Eskom’s whistle-blower case: Daniels fights back
Newly appointed Eskom CEO Phakamani Hadebe offered the utility’s suspended head of legal Suzanne Daniels a cash settlement to walk away and not fight for her job – and threatened to “tie her up in processes” to tire her out.
No less than five separate charge sheets have been presented to Daniels since her initial suspension in October last year.
Eskom’s latest salvo of charges, leveled in March, include allegations that Daniels was a key facilitator in the Gupta family state capture scandal that has rocked not only Eskom, but South Africa.
According to Eskom, Daniels acted in unison with other executives to facilitate irregular payments to Gupta linked Trillian and global consultancy McKinsey. It accuses her of leaking sensitive information to the email address [email protected] that Eskom charges belonged to key Gupta lieutenant and business associate, Salim Essa.
Essa was at the time also the owner of Trillian, which raked in nearly R600-million from the power utility’s R1.6-billion McKinsey contract.
Daniels has denied these and other charges, accusing Eskom of conducting a witch-hunt against her as a result of her blowing the whistle over irregularities at Eskom since June 2017.
In a bombshell move, Daniels lists her disclosures, which includes the media, former public enterprises minister Lynne Brown, South African law enforcement agencies including the NPA’s Asset Forfeiture Unit, the Public Protector and even the FBI.
Eskom, Daniels states, has consistently denied her whistle-blower status.
In a letter of suspension dated 16 March, Hadebe writes that much of the information Daniels claims to have revealed was “already in the public domain” through the leaked Gupta emails, Advocate Geoff Budlender’s Trillian report and former Public Protector Thuli Madonsela’s State of Capture Report.
But Daniels has said that she gave information on corrupt dealings between Eskom and Gupta-owned Optimum June 2017 to the Sunday Times, just months after the first reports about the Gupta emails emerged.
In her plea explanation, which is to be bolstered with testimony before disciplinary chair Advocate Nazeer Cassim, Daniels charges that Eskom has failed to substantively prove the allegations against her.
‘Singling her out’
Daniels also accuses Hadebe and the new Eskom board of “singling her out” – arguing that decisions Eskom was laying at her door, such as an agreed settlement payment for the remainder of the McKinsey and Trillian contract of more than R400-million, were taken by a group of Eskom managers. Any part she played was simply acting within her job description at the time.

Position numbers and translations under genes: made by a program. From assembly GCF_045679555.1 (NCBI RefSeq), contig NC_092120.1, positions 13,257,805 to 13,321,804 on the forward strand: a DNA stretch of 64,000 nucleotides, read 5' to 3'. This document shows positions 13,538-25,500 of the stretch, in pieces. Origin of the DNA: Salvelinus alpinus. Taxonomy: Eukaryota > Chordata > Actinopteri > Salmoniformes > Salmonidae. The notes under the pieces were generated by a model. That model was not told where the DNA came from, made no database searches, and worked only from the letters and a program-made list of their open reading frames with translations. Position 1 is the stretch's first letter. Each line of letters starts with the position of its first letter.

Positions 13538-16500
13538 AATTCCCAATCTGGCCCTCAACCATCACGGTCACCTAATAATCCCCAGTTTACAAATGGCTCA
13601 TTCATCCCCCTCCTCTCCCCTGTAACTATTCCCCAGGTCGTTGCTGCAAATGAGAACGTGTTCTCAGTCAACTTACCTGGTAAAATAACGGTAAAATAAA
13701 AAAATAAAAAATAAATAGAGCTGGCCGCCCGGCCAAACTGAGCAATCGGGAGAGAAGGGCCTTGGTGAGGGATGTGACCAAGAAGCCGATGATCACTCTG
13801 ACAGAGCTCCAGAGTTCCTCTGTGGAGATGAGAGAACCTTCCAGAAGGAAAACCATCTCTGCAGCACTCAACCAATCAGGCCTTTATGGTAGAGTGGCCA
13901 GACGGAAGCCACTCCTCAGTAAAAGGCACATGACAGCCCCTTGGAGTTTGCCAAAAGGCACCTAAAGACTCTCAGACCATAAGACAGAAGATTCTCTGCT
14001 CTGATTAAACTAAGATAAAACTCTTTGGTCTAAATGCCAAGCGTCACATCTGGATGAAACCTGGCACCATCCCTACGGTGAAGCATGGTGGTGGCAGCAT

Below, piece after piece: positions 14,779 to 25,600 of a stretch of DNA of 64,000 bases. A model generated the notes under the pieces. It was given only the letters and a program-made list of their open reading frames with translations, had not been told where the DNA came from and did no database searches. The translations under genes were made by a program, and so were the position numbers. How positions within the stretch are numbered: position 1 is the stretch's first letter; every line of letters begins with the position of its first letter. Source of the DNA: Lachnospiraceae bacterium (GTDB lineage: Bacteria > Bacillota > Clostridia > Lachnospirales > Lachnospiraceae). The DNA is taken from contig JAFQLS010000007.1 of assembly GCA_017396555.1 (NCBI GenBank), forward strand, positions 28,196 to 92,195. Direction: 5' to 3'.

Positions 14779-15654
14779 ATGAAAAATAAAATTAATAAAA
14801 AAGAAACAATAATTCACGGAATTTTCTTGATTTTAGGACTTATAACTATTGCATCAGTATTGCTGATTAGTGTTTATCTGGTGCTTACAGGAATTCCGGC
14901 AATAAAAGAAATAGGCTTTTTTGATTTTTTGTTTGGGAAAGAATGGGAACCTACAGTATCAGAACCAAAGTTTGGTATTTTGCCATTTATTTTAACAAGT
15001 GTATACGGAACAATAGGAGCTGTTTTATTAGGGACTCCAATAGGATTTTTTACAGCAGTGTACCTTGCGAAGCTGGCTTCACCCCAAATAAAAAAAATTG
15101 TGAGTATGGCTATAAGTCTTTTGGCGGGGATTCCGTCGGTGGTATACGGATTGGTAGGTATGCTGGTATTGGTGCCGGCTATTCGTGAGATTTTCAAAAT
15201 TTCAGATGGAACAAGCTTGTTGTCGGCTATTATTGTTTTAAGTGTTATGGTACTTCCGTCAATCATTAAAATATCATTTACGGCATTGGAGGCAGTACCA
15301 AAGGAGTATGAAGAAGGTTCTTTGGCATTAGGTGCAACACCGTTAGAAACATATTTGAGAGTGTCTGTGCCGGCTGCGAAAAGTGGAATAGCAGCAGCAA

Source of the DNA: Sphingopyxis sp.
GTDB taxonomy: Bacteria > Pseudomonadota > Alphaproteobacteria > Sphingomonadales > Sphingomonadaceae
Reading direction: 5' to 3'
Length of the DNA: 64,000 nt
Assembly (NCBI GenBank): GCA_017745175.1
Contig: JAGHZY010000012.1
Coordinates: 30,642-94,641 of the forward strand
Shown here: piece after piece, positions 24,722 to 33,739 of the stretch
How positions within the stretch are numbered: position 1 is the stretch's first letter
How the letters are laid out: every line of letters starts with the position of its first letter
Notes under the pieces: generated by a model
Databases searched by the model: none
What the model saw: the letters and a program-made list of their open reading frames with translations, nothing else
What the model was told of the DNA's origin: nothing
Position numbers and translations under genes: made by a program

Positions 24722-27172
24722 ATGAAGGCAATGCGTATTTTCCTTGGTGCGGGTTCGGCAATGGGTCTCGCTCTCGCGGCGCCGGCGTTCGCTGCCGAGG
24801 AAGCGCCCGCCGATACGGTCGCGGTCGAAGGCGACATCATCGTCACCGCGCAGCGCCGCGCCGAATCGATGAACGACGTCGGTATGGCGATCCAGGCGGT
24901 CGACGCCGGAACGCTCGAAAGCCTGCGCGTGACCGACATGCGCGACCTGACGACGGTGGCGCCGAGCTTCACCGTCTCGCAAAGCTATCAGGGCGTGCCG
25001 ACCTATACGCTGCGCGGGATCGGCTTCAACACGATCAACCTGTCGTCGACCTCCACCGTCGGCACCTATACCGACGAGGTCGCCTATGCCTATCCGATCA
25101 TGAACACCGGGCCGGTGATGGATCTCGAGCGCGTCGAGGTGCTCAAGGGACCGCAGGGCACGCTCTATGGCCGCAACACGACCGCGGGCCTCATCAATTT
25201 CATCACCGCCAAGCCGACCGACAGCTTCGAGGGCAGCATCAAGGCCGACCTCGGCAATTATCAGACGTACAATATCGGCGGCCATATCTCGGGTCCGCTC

“As a start, the Bowmans Report on the McKinsey/Trillian issues identified seven individuals implicated in the misconduct, of which only five individuals were proceeded against,” the plea document reads.
“Maya Bhana [general manager in the office of the CFO] and Dave Gorrie [senior procurement manager] have not been charged or taken through any process.
These two individuals occupy very senior positions in the organisation and Ms Daniels highlighted the risks of keeping them in their respective positions in a memorandum to the Acting Group Chief Executive on 8 August 2017, supported by the same Bowmans team leading the charge in her current round of suspension and disciplinary proceedings,” she adds.
“The individuals mentioned by the case presenter in this hearing, namely Brian Molefe, Edwin Mabelane, Anoj Singh, Matshela Koko had resigned from the company without any further recourse. It is important to note that during Ms Daniels’ employment at Eskom, these individuals were at one or other time, her immediate superiors to whom she reported.”
Molefe, Singh and Koko have been placed at the centre of state capture allegations at Eskom. All three resigned before any charges relating to Gupta matters were brought against them by Eskom.
Their involvement is however the subject of criminal investigations and will likely feature in the State Capture Commission of Inquiry due to get underway in November.